RICHMOND, Va. (WRIC/WAVY) — After being ranked at near the bottom of the list of states in the U.S. for their testing capacity, Virginia revealed a new metric on Friday for which they will be measuring testing.

Why this matters: testing and case numbers will determine when businesses are allowed to begin opening back up.

New metrics to track reopening progress, new way of reporting testing

Northam says Monday (May 4) will bring a clearer picture of when Virginia can start phase one of reopening — which requires a decrease in the number of positive tests compared to total tests for 14 days — a change from initially focusing on downward trend of daily reported cases. Health officials expect there to be more daily reported cases alongside increases in testing, so the percentage of positive tests to total tests can paint a better picture of progress.

However, the number of positive tests compared to total tests statistic is not displayed on the Virginia Department of Health’s website, which updated Friday with a new look and more detailed cases numbers and graphs for localities. North Carolina’s website displays this statistic and shows a downward trend since April 19.

Northam also pointed out that other states’ phase 1 plans include steps that Virginia has already allowed in some capacity. Construction sites were never shut down in Virginia compared to other states and Virginia’s beaches were never fully shut down (exercise and fishing are allowed). Virginia’s stay-at-home order, which applies to beaches, is still in effect until June 10.

Virginia reported nearly 15,000 tests on Friday, though Northam says that only about 5,800 new people were tested in a 24-hour period as part of that number. The reason for the large spike in testing reported Friday (14,805) compared to previous days is that the methodology in which testing is reported has changed, officials say.

State Health Commissioner Norm Oliver says that before the change, though a COVID-19 patient may get tested multiple times over the course of treatment, the Virginia Health Department was only reporting the sum of the patient’s tests as one single test.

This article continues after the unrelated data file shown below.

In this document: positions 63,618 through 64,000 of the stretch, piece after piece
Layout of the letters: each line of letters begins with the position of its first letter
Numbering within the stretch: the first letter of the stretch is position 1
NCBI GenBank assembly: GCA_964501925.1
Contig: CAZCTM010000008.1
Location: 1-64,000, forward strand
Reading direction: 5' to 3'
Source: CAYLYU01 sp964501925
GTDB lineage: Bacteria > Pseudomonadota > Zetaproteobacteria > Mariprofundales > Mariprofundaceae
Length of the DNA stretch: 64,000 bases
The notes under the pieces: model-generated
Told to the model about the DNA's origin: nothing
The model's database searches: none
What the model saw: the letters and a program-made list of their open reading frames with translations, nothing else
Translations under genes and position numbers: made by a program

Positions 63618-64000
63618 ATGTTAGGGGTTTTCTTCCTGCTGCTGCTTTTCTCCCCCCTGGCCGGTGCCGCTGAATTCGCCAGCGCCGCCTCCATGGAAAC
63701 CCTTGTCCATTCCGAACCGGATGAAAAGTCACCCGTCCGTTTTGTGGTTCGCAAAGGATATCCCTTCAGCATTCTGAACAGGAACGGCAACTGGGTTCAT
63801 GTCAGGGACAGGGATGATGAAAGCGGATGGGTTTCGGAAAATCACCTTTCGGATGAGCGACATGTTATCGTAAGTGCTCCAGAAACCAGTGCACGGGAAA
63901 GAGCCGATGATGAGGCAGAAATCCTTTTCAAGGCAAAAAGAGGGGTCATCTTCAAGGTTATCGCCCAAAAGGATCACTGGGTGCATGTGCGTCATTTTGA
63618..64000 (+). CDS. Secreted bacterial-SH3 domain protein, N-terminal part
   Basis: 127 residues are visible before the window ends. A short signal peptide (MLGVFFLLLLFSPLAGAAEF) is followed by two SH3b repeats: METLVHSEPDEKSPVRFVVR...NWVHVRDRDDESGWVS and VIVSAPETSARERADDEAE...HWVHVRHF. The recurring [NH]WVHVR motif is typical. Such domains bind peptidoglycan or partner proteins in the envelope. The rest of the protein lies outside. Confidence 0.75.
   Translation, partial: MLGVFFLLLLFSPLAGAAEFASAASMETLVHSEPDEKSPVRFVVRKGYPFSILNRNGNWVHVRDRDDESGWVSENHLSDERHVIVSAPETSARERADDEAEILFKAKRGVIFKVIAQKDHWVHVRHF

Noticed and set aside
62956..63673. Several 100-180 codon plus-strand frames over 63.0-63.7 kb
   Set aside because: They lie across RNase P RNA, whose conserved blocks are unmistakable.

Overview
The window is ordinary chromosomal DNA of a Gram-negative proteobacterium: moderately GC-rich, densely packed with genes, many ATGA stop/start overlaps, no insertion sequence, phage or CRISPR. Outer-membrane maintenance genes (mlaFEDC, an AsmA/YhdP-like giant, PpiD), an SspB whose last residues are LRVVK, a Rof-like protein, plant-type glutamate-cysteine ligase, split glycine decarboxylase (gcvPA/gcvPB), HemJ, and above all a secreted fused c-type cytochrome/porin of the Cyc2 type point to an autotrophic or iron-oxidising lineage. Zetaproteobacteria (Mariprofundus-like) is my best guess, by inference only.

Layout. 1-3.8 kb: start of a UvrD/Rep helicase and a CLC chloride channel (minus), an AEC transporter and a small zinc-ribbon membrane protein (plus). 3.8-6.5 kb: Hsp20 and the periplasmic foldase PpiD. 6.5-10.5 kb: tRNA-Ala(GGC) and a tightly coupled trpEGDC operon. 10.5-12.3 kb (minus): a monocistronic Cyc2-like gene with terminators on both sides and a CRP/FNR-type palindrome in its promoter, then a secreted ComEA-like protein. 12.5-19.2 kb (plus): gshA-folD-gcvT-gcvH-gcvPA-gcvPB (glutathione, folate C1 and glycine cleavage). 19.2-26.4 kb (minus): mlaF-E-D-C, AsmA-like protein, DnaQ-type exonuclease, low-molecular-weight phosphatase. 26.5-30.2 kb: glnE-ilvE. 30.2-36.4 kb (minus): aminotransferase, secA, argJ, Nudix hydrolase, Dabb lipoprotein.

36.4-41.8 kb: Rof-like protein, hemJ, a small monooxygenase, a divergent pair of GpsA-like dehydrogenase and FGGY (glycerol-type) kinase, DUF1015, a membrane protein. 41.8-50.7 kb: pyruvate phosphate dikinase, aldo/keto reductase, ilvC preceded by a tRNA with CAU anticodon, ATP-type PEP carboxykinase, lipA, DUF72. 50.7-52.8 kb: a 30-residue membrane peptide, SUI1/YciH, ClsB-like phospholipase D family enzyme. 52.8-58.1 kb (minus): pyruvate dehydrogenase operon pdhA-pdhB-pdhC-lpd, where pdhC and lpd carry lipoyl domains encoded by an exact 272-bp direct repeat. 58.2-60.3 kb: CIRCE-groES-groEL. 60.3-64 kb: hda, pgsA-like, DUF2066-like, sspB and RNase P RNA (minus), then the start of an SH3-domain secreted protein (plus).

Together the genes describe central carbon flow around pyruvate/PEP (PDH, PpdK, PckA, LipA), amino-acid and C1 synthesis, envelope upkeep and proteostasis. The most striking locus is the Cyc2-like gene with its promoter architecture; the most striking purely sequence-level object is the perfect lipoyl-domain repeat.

If other states have been reporting testing figures by number of tests instead of patients, unlike Virginia before this new change, it could explain why Virginia was one of the worst states in the U.S. for testing per capita, a spokesperson said.

Daily cases and reopening the economy

According to a nationwide database, Virginia is one of fourteen states in which new COVID-19 cases are still doubling every two weeks or less. That’s a grim picture compared to early U.S. hot spots like New York, where cases are now doubling each month. 

The database shows neighbors to the north like Delaware and Maryland are also seeing a doubling of cases every two weeks. Meanwhile, many Southwest Virginia counties have seen their curves flatten as Tennessee begins to ease coronavirus restrictions across the border. 

On Friday, Gov. Ralph Northam said he’s yet to make a decision on reopening the economy regionally. He said he plans to announce more details about phase one of the economic reopening on Monday, though his administration has already implemented some elements by allowing elective surgeries to resume.

The good news for Virginia, according to Northam, is that the pandemic growth rate continues to slow compared to previous weeks and hospitalizations remain flat. 

“As you can see, we’re looking at a number of data points and they aren’t always consistent but we are making progress,” Northam said. “Case counts continue to climb but so does testing. We have slowed spread but we aren’t out of the woods yet.”

PPE and testing supplies

The governor said the state is making significant progress on obtaining personal protective equipment (PPE) and testing supplies.

He said the state is getting three new PPE cleaning systems from the federal government that should be operational by next week. He said masks can be reused up to 20 times without deteriorating and the state will be able to decontaminate about 240 thousand each day.

“A stable supply is key to moving forward and you can see we’re in good shape and getting better everyday,” Northam said.